When Jorge Posada left the game on May 4 after grabbing his hamstring, it looked like the Yanks were in trouble. They’d just dropped their fourth straight contest to the Red Sox and were sitting at just 13-12. With Alex Rodriguez already out of the lineup, the Yanks could ill-afford to lose Jorge. Yet that was the result. He’d strained his hamstring and would have to spend at least two weeks — perhaps longer — on the disabled list. Things were not looking good.
The outlook did not improve over the next three days, as the Yanks dropped yet another to the Sox before losing two straight to the Rays. The team had lost five straight and all three without their starting catcher. Fortunately, Alex Rodriguez returned the next day and the Yanks started to pick up some games. Even counting the three losses prior to A-Rod‘s return, the Yankees went 14-8 in Jorge’s absence.
Excitement percolated when he returned to the lineup on May 29. The lineup wasn’t quite complete — Melky Cabrera was sitting out after hurting his shoulder in Texas, but he’d ben slumping anyway and Brett Gardner was starting to come on. Adding Posada’s bat figured to be huge. He was, after all, hitting .312/.402/.584 at the time. That’s middle of the order production, and the Yanks were already getting monster contributions from their mid-order bats, A-Rod and Mark Teixeira.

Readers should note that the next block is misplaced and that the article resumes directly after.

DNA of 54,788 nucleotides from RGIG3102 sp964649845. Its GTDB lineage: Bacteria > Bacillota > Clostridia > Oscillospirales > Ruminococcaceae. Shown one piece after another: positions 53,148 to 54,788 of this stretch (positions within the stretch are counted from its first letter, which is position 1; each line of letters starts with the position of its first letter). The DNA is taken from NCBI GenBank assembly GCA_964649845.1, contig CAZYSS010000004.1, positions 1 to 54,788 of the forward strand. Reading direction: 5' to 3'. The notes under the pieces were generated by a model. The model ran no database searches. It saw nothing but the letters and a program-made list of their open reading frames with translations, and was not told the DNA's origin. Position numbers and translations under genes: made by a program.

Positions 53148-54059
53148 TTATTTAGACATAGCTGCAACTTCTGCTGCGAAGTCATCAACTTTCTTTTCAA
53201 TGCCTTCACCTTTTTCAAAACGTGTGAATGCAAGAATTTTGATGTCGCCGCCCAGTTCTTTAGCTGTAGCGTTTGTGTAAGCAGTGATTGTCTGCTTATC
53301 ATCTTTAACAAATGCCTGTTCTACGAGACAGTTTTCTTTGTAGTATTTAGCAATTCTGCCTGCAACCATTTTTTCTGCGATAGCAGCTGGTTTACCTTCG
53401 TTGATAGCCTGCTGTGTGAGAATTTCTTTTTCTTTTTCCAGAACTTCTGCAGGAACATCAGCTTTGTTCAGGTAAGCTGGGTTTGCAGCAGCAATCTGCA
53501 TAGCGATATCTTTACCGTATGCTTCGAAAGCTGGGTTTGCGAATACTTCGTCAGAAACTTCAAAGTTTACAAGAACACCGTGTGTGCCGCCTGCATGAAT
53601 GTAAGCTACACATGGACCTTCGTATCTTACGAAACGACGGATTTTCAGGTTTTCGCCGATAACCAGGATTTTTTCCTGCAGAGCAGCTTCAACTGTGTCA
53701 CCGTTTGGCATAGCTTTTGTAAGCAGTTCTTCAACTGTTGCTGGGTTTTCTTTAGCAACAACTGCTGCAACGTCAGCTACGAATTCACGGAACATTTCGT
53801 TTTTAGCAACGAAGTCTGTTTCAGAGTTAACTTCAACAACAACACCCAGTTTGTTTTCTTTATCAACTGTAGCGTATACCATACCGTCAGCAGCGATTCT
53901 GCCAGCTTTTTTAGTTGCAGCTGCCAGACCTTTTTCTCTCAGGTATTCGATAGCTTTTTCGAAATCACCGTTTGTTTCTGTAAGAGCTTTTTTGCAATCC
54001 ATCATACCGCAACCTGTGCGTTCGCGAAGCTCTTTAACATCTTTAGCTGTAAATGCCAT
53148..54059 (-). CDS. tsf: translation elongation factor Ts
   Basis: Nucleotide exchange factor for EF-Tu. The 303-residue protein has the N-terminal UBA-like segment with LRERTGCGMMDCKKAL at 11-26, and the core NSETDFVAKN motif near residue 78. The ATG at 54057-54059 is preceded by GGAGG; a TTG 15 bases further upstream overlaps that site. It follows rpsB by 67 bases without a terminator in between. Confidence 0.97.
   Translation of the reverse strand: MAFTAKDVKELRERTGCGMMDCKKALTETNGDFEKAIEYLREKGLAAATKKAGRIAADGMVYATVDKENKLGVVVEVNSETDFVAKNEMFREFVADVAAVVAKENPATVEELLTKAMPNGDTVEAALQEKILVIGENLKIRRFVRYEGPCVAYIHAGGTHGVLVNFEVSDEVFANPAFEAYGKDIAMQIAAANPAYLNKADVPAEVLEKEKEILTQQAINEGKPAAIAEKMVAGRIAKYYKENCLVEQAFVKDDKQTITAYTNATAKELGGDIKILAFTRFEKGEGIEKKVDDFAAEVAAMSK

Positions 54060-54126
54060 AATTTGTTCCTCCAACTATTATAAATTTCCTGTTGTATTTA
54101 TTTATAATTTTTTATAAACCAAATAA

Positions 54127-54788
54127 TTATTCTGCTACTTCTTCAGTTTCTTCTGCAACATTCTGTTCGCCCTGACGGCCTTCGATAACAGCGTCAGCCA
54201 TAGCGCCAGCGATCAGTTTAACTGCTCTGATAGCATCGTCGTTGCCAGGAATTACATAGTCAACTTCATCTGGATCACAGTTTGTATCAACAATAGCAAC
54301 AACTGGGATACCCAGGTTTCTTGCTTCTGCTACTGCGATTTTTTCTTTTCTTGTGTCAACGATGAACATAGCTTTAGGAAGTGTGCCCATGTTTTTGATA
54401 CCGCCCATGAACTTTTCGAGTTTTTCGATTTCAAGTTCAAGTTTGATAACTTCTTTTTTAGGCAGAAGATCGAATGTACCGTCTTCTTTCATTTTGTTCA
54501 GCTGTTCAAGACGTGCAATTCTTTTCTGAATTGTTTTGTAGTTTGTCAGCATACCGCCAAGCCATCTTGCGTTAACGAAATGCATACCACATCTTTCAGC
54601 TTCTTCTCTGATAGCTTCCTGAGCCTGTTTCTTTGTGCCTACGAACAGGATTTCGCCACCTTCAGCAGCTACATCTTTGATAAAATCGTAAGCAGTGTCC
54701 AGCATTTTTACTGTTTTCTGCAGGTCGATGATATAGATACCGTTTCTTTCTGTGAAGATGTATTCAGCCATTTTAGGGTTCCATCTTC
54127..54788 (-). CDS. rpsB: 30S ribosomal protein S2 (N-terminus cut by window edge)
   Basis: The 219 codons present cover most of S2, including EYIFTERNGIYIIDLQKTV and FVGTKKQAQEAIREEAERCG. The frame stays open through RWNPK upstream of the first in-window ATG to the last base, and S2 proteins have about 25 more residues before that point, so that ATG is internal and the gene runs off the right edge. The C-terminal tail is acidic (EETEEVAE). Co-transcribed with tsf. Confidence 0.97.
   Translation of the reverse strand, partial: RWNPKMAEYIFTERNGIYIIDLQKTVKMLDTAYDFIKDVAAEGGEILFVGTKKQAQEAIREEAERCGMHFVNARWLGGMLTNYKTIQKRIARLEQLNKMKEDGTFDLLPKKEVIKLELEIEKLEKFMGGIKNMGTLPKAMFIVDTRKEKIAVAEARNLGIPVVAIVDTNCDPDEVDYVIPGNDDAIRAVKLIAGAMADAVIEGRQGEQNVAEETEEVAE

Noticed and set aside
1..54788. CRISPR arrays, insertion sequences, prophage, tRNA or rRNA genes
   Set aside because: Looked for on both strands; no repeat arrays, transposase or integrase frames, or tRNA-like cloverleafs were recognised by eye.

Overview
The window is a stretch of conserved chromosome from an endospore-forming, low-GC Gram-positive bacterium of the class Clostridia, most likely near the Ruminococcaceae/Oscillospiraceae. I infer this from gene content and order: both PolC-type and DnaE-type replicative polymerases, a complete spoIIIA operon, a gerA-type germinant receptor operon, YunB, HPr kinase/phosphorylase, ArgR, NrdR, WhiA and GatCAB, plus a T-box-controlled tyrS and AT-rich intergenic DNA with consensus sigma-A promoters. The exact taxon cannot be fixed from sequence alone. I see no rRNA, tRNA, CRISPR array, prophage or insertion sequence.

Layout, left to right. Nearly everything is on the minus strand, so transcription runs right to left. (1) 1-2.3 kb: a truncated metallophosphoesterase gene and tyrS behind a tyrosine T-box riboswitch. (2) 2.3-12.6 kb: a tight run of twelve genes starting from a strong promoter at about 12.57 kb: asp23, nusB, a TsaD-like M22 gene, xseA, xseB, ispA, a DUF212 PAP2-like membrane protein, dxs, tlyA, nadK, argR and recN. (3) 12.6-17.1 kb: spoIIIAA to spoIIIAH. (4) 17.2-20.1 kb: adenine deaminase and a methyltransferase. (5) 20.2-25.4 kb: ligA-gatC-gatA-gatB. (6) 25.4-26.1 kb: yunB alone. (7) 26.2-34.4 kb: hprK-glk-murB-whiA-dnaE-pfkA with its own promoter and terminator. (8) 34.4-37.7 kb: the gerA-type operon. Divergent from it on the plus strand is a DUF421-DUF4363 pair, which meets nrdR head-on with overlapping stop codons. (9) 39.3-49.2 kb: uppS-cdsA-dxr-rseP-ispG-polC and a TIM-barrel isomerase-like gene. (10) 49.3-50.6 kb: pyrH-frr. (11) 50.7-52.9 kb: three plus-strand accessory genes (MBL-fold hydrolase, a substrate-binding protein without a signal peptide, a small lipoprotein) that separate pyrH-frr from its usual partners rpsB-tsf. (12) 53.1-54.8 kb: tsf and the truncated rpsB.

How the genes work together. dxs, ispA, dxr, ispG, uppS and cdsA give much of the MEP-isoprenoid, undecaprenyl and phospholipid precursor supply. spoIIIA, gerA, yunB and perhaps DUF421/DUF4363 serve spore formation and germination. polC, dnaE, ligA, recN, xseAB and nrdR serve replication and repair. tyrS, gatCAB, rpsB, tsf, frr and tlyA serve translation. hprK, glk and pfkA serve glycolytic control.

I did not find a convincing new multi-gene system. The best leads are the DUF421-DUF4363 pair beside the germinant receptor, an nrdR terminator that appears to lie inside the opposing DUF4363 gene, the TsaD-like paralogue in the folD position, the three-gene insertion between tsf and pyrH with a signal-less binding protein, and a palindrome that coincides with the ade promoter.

For the first week and a half of Jorge’s return, things went swimmingly. They went 7-3 and had lost by two runs twice and one run once. Jorge wasn’t quite his old self — he was 9 for 34 in that span, with a double, three homers, and three walks — but he was still hitting with power. Plus, the team was winning. So nothing to complain about, right? At the time, not so much. Lately, though, Jorge has not been Jorge.
From the start of the Boston series on June 9 through last night, Jorge has gone 7 for 36 with one double, one homer, and five walks: .194/.293/.306. In other words, he’s been a big part of the Yanks offensive woes of late. That’s a shame, of course, because he potentially adds so much. If he’s going right he can hit fifth, right behind A-Rod, and create one mean 3-4-5 combo.
The good news is that Jorge won’t carry a .499 OPS through the rest of the season. He’ll come out of this funk, like all good hitters do. I know there hasn’t been much to hang our hats on lately, but if we can reach for one thing, it’s that the offense is just bound to turn it around. Hitters this good don’t fall off a cliff mid-season and stay there.
For more on Posada, I urge you to check out Mark Feinsand’s article on him from today’s Daily News. He also has some additional Q&A on his blog.